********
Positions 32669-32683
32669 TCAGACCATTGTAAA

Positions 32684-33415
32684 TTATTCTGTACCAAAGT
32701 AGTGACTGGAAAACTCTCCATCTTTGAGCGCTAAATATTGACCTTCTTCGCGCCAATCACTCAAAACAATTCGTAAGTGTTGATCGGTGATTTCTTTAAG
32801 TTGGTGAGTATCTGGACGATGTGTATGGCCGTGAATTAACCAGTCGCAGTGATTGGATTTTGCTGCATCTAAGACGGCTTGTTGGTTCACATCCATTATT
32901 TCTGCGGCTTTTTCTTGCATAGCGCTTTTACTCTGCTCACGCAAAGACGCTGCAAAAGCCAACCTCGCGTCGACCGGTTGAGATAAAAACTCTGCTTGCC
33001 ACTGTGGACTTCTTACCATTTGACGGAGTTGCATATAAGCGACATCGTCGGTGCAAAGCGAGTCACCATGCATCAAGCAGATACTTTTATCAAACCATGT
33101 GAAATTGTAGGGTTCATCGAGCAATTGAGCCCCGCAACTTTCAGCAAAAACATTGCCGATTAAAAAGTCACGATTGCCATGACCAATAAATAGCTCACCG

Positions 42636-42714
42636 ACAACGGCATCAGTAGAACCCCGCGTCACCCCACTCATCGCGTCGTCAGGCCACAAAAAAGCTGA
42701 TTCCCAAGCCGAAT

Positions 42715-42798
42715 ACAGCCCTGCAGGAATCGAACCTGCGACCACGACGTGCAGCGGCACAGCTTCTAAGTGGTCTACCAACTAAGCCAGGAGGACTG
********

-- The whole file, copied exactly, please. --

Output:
Positions 32669-32683
32669 TCAGACCATTGTAAA

Positions 32684-33415
32684 TTATTCTGTACCAAAGT
32701 AGTGACTGGAAAACTCTCCATCTTTGAGCGCTAAATATTGACCTTCTTCGCGCCAATCACTCAAAACAATTCGTAAGTGTTGATCGGTGATTTCTTTAAG
32801 TTGGTGAGTATCTGGACGATGTGTATGGCCGTGAATTAACCAGTCGCAGTGATTGGATTTTGCTGCATCTAAGACGGCTTGTTGGTTCACATCCATTATT
32901 TCTGCGGCTTTTTCTTGCATAGCGCTTTTACTCTGCTCACGCAAAGACGCTGCAAAAGCCAACCTCGCGTCGACCGGTTGAGATAAAAACTCTGCTTGCC
33001 ACTGTGGACTTCTTACCATTTGACGGAGTTGCATATAAGCGACATCGTCGGTGCAAAGCGAGTCACCATGCATCAAGCAGATACTTTTATCAAACCATGT
33101 GAAATTGTAGGGTTCATCGAGCAATTGAGCCCCGCAACTTTCAGCAAAAACATTGCCGATTAAAAAGTCACGATTGCCATGACCAATAAATAGCTCACCG

Positions 42636-42714
42636 ACAACGGCATCAGTAGAACCCCGCGTCACCCCACTCATCGCGTCGTCAGGCCACAAAAAAGCTGA
42701 TTCCCAAGCCGAAT

Positions 42715-42798
42715 ACAGCCCTGCAGGAATCGAACCTGCGACCACGACGTGCAGCGGCACAGCTTCTAAGTGGTCTACCAACTAAGCCAGGAGGACTG